A hydathode is a type of secretory tissue in leaves, usually found in Angiosperms, that secretes water through pores in the epidermis or margin of leaves, typically at the tip of a marginal tooth or serration. Hydathodes are mainly found in aquatic plants and in some herbaceous plants growing in moist places. They probably evolved from modified stomata, and are connected to the plant vascular system by a vascular bundle. Hydathodes are commonly seen in water lettuce, water hyacinth, rose, balsam, and many other species.
Hydathodes are made of a group of living cells with numerous intercellular spaces filled with water, but few or no chloroplasts, and represent modified bundle-ends. These cells (called epithem cells) open out into one or more sub-epidermal chambers. These, in turn, communicate with the exterior through an open water stoma or open pore. The water stoma structurally resembles an ordinary stoma, but is usually larger and has lost the power of movement.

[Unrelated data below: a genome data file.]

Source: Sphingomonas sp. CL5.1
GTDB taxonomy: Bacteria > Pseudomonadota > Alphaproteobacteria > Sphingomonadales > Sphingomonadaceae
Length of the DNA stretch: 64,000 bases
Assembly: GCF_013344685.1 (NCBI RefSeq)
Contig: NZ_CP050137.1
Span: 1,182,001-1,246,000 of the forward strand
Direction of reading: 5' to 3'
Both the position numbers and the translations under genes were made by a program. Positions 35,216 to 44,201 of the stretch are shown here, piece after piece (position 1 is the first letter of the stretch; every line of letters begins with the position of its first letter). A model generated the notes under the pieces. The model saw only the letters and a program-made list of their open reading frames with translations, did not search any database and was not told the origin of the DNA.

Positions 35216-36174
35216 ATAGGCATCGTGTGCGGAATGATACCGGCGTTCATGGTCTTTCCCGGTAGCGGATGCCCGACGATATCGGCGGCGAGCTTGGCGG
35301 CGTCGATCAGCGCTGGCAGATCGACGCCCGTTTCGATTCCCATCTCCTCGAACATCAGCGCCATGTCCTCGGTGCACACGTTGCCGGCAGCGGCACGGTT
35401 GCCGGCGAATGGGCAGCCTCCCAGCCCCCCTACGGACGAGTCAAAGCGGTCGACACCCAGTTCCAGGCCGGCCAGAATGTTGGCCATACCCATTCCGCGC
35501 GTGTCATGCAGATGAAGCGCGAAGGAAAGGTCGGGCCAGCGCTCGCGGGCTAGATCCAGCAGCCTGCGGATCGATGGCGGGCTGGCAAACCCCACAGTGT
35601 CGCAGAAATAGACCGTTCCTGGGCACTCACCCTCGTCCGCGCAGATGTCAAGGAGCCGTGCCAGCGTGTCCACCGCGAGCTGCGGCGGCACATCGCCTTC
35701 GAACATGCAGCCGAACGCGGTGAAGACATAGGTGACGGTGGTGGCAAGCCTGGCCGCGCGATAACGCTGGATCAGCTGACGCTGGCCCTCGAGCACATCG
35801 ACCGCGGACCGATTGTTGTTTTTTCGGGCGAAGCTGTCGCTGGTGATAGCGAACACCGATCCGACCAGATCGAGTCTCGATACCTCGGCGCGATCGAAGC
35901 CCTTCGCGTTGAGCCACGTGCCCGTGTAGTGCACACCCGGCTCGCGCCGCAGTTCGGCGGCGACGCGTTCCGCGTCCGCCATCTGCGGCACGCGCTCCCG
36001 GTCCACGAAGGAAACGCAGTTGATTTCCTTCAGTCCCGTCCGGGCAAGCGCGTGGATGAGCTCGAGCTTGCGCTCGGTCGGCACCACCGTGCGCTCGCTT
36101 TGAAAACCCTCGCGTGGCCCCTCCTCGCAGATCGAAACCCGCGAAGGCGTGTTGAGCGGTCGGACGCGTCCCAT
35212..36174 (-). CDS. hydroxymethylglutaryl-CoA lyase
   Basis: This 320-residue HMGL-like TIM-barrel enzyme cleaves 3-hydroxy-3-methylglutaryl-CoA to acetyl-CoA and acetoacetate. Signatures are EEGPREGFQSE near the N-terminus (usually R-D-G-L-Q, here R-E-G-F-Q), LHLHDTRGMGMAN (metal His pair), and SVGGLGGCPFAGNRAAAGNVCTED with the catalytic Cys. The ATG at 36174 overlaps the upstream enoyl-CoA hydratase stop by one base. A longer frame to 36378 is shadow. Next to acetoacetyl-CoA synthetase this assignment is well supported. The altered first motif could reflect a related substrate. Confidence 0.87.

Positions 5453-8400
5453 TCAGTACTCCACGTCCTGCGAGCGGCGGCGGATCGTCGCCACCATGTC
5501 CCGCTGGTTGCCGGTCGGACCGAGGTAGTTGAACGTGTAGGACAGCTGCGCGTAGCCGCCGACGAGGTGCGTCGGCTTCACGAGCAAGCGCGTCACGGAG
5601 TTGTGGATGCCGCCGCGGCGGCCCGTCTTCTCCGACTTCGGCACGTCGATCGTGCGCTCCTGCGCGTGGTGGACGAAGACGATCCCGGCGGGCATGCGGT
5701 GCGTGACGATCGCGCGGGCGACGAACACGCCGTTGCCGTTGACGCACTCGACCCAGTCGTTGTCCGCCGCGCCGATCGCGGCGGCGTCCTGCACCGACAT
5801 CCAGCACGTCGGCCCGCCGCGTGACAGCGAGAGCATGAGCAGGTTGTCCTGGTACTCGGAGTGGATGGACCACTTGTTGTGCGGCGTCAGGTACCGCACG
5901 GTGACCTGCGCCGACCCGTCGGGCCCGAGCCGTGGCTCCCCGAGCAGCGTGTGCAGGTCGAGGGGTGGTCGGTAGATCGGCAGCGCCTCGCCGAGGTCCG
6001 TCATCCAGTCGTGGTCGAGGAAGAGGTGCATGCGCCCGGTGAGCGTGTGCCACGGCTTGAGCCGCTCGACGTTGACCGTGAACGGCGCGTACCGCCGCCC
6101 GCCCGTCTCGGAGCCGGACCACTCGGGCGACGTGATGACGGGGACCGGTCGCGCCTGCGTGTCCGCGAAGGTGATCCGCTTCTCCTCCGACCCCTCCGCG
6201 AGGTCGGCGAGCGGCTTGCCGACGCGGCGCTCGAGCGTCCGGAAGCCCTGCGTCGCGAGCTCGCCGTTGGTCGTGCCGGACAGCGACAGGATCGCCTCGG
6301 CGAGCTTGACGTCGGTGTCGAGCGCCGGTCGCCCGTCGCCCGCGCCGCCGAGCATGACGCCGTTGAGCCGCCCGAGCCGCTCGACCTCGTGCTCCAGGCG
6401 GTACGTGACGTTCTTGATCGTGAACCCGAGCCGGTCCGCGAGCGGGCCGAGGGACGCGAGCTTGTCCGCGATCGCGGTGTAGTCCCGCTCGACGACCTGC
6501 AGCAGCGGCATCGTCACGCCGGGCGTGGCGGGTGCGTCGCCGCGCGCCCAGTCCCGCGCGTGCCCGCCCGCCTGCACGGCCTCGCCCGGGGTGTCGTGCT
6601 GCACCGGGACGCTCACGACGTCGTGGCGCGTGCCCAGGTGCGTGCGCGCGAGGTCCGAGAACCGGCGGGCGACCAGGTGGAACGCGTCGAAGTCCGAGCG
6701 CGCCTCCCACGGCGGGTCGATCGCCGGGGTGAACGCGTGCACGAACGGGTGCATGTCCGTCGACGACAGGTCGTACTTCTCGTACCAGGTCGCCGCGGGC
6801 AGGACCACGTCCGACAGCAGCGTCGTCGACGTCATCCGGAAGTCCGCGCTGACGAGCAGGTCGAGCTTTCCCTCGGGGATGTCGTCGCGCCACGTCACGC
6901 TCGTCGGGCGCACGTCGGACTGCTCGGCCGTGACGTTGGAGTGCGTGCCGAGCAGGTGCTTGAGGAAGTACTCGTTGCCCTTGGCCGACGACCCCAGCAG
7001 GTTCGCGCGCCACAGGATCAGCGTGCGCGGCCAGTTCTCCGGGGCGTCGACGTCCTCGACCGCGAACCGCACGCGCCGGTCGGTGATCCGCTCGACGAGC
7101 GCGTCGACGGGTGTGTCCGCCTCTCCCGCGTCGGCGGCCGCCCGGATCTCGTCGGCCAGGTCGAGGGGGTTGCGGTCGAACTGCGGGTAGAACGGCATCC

Hydathodes are involved in the process of guttation, in which positive xylem pressure (due to root pressure) causes liquid to exude from the pores. Some halophytes possess glandular trichomes that actively secrete salt in order to reduce the concentration of cytotoxic inorganic ions in their cytoplasm; this may lead to the formation of a white powdery substance on the surface of the leaf.
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